Renwick said the project was expected to create 387 000 construction-related jobs and nearly 43 000 permanent jobs.

“On completion the development is expected to contribute R237.6 million a year to the city’s rates base and about R1.5 billion a year in taxes,” he said.

The Cornubia housing development would be adjacent to the N2 near uMhlanga and Phoenix and Durban’s first mixed-use, mixed- income “sustainable integrated development”. It is a joint venture between eThekwini municipality and Tongaat Hulett Developments. The development plan aims to incorporate low-income and middle-income housing, schools, businesses, clinics and other public services.

A report before the committee says R5.6bn is to be needed for bulk infrastructure, including water, sanitation, electricity and roads.

Costs had been divided among roleplayers, but the main problem area in cost-sharing which had not been resolved was for roads and interchanges considered to be the responsibility of the Transport Department.

These formed part of the existing provincial roads and the cost estimates were in the region of about R606m over a 15-year period.

The most critical of these was the upgrade of the N2/M41 interchange at uMhlanga, which, subject to funding agreements, was due to start in August.

“This interchange is operating beyond its capacity and, unless it is upgraded, Cornubia cannot be developed,” the report reads.

The SA National Roads Agency Limited (Sanral) would foot 50 percent of the bill (R303m) with the Transport Department responsible a further R303m because the M14 was a provincial road.

The report says the Department of Transport had indicated that it would not fund the upgrade because the need for it was due to the increase in local traffic. It argued that the municipality should foot the bill.

“This approach fails to recognise their responsibility to ensure that their roads are safely able to cope with the volume of traffic, and also ignores the strategic significance of their road network in unlocking the huge development potential that will repay the investment many times over,” the report reads.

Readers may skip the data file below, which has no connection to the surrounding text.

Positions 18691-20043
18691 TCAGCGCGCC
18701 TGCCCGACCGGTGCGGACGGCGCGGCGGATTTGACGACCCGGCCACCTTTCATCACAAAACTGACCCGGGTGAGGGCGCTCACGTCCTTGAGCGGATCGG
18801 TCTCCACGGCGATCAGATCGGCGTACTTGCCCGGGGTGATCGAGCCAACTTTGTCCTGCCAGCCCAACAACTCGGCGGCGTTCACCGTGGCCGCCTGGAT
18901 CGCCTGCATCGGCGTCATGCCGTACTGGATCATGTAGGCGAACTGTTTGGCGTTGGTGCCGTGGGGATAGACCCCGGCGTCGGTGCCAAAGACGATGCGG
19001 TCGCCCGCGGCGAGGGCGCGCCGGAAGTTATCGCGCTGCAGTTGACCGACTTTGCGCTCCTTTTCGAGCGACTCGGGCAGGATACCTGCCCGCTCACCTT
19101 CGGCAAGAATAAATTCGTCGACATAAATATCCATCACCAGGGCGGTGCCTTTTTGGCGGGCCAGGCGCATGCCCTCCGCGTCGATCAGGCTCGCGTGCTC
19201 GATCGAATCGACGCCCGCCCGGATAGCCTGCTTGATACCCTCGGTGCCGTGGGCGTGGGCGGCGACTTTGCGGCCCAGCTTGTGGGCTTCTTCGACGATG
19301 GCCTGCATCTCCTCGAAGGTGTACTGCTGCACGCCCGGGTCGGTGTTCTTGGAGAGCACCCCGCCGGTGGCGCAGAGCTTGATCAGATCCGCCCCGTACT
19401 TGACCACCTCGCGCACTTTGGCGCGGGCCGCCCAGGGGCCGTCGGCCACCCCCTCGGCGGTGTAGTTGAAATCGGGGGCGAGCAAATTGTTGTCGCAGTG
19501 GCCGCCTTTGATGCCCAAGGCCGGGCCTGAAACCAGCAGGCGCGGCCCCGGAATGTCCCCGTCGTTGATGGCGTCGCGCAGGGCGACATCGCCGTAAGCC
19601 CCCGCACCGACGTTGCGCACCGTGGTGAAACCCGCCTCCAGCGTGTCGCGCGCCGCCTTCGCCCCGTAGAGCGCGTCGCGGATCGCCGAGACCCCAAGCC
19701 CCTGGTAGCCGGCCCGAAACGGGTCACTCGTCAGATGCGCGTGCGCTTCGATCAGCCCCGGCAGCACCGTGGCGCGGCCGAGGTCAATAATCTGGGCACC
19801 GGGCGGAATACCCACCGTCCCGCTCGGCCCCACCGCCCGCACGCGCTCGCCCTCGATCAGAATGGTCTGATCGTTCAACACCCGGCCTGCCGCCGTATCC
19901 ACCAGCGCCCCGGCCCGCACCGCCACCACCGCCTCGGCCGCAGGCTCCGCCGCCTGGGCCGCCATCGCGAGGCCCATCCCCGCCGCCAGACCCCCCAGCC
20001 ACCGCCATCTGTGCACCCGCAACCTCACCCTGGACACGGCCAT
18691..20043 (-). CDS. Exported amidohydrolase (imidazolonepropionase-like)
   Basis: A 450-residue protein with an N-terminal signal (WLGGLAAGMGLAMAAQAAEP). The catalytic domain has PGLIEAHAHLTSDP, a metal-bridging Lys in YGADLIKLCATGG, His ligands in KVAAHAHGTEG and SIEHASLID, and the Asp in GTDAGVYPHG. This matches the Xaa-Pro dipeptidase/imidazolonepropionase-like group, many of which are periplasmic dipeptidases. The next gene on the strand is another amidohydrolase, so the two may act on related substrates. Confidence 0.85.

However, provincial transport spokesman Kwanele Ncalane said the department was aware of the matter, but there had not been a thorough discussion with city officials.

He said city officials had met acting transport head Sbu Gumbi on Wednesday and it was agreed in principle that the other 50 percent would be split between the department, the city and the developers.

This suggests that Durban ratepayers would have to cough up an extra R101m for road upgrades.

“The department is committed but we will not pay 50 percent. A traffic assessment study was done to determine who was responsible for the traffic, so we are saying everyone must contribute. The officials and the department will have another meeting next week to discuss the matter,” he said.

ANC councillor Bhekuyise Kikine said: “Given the fact that the provincial road department is not coming to the party, can’t the national Transport Department command the provincial Transport Department to come to the party?”

Human settlement committee chairman Nigel Gumede said it was imperative the Cornubia housing project succeeded because the city was sitting on a housing “time bomb”.

“Currently we are seeing the duplicating of informal settlements through the building of transit camps. We are lucky that we have not seen people marching.” - The Mercury


http://www.iol.co.za/news/politics/r...oads-1.1298663
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Old May 18th, 2012, 04:23 PM   #32
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I'm somewhat dumbfound by the Department of Transports response..

Its a provincial road, therefore they are responsible for it.... this whole "we will look at who is responsible for the traffic, and they will pay" thing just seems like nonsense to me.
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Old June 4th, 2012, 01:36 PM   #33
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Ok just found this... it is from March... but boy has alot been going on here!!!!


Progress at Cornubia

By Editor on March 14, 2012 in News



March 2012: Construction work at the groundbreaking Cornubia development north of Umhlanga Ridge has already commenced, with work under way on eThekwini’s Phase 1A and access road.